If you do this, then you can use a special spring enrollment period to get Part D for the first time, too. This special signup period runs from April 1st through June 30th.

If you enroll in Part D during this time period, your coverage starts on July 1st.

Medicare Open Enrollment

If you already have Medicare, either Original or a Medicare Advantage plan, then you can use the annual Medicare Open Enrollment Period to add, change or remove Part D coverage. It runs from October 15th through December 7th each year and allows everyone with Medicare to make changes to their coverage for the upcoming year.

For Part D, this means you can:

  • Enroll in a new Part D drug plan;
  • Change your current Part D coverage to something else;
  • Change from a Medicare Advantage plan without drug coverage to one with drug coverage (or vice versa); or
  • Drop Part D altogether

If you use the Medicare OEP to sign up for a drug plan for the first time, then you may owe a penalty fee for enrolling in Part D late — i.e., outside of your initial enrollment window. That penalty is calculated using a special formula and it lasts for as long as you have Part D coverage.

So if you think you need Part D coverage at all, the best time to enroll is when you’re first eligible.

But the open enrollment period gives you a good opportunity to update your coverage for the next year. You may save money by shopping and comparing plans.

Any changes that you make to your Medicare coverage during open enrollment take effect on January 1st.

Medicare Advantage Open Enrollment Period

If you already have Medicare Advantage, then another open enrollment period is available to you as an MA member. It’s called the Medicare Advantage Open Enrollment Period and it runs from January 1st through March 31st each year. Yes, it runs simultaneously with the general enrollment period we highlighted earlier, but in this case, the MA OEP is specifically for people who already have Medicare Advantage.

During the MA OEP, you can make a one-time change to your coverage. This is not the same as the open enrollment period for everyone with Medicare, during which you can make as many changes as you need until enrollment ends. The Medicare Advantage OEP allows a one-time change.

You can only make certain changes during this enrollment period, like going from an MA plan with drug coverage to one without, or vice versa. You can also drop Medicare Advantage and switch back to Original Medicare, and if you do this, you’re also allowed to enroll in a Part D drug plan at the same time.

Any change you make during this period will take effect on the first of the month following the month you make the change. So, for example, if you switch from one MA plan to another in February, that new plan will start on March 1st.

Part D Special Enrollment Periods

Now that we’ve covered the basic enrollment periods for Medicare Part D, we want to mention that there may be other times you can enroll in a Part D drug plan. These are called special enrollment periods, and they vary depending on your situation.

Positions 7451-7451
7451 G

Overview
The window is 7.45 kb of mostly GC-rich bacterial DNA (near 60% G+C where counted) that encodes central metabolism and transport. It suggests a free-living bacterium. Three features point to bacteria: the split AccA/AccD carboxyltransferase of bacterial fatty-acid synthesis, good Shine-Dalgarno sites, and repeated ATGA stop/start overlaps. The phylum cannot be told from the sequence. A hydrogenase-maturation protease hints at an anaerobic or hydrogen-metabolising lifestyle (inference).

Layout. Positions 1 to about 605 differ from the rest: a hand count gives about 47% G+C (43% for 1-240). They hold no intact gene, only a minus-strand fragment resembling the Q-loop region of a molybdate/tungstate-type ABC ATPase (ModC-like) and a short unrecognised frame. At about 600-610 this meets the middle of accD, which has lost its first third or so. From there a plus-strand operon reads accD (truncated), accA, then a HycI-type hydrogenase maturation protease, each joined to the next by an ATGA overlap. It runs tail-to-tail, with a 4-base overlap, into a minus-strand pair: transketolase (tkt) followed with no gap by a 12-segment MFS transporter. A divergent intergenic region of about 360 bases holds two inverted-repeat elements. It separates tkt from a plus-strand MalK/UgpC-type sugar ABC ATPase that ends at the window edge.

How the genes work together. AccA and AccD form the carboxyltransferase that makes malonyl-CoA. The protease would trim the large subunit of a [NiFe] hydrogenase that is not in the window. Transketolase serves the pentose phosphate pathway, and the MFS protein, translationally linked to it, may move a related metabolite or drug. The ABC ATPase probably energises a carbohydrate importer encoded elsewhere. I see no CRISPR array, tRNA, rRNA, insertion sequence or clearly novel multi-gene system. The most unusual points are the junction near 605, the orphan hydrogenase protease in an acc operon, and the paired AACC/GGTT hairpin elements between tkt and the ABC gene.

You might get a special enrollment period for things like:

  • Moving
  • Losing your current coverage
  • Gaining access to other drug coverage
  • Qualifying for Extra Help
  • Administrative errors

This list isn’t exhaustive. There’s a wide range of situations that might qualify you to enroll in Part D outside of your initial signup window or an official enrollment period. If you think you qualify for a special enrollment period, contact Medicare directly.

Finally, there’s also a 5-Star Special Enrollment Period. The Centers for Medicare and Medicaid Services (CMS) rates private plans (Medicare Advantage and standalone drug plans) on a scale of 1 to 5, with 5 being the highest rating. These ratings are based on a variety of factors and are updated each year.

The 5-star SEP allows you to switch to a 5-star rated Medicare Advantage or Part D plan if it becomes available in your area. You can use this special signup period only once between the period of December 8th and November 30th.

Eligibility for Medicare Part D

If you’re eligible for Medicare, then you’re eligible for Medicare Part D. This portion of Medicare is designed to help people with Medicare cover the cost of prescription drugs.

Medicare Part D might not be your only option for drug coverage, though. Older enrollees may have access to programs that have since been eliminated, like drug coverage through Medigap (available before 2006). Or you may have other benefits available to you, like retiree coverage or a military benefits program, such as TRICARE.

But if you have no other options and need prescriptions, Medicare Part D offers an affordable way to get some of your costs covered at the pharmacy counter.

Just make sure that when you’re first eligible for Part D, you look into all of your options carefully. Enrolling on time (during your initial enrollment period) will help you avoid a potential penalty fee for late enrollment. If you need help, contact Medicare directly or a licensed agent who can walk you through your options and get you the plan you need.